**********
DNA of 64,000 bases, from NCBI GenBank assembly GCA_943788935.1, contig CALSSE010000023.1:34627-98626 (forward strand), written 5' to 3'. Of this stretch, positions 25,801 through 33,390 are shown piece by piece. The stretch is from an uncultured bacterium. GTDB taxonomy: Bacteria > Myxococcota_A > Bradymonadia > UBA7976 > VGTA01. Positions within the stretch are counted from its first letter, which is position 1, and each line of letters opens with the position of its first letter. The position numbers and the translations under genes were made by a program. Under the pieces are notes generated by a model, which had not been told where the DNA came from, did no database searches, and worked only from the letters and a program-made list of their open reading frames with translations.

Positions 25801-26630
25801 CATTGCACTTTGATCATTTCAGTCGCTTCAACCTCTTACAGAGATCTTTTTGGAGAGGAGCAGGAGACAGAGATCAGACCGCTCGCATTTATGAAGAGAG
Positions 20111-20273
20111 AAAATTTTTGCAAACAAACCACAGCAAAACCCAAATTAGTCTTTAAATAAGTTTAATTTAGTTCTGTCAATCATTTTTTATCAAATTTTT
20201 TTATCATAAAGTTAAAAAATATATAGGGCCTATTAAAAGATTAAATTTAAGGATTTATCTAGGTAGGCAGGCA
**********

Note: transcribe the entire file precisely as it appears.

DNA of 64,000 bases, from NCBI GenBank assembly GCA_943788935.1, contig CALSSE010000023.1:34627-98626 (forward strand), written 5' to 3'. Of this stretch, positions 25,801 through 33,390 are shown piece by piece. The stretch is from an uncultured bacterium. GTDB taxonomy: Bacteria > Myxococcota_A > Bradymonadia > UBA7976 > VGTA01. Positions within the stretch are counted from its first letter, which is position 1, and each line of letters opens with the position of its first letter. The position numbers and the translations under genes were made by a program. Under the pieces are notes generated by a model, which had not been told where the DNA came from, did no database searches, and worked only from the letters and a program-made list of their open reading frames with translations.

Positions 25801-26630
25801 CATTGCACTTTGATCATTTCAGTCGCTTCAACCTCTTACAGAGATCTTTTTGGAGAGGAGCAGGAGACAGAGATCAGACCGCTCGCATTTATGAAGAGAG
Positions 20111-20273
20111 AAAATTTTTGCAAACAAACCACAGCAAAACCCAAATTAGTCTTTAAATAAGTTTAATTTAGTTCTGTCAATCATTTTTTATCAAATTTTT
20201 TTATCATAAAGTTAAAAAATATATAGGGCCTATTAAAAGATTAAATTTAAGGATTTATCTAGGTAGGCAGGCA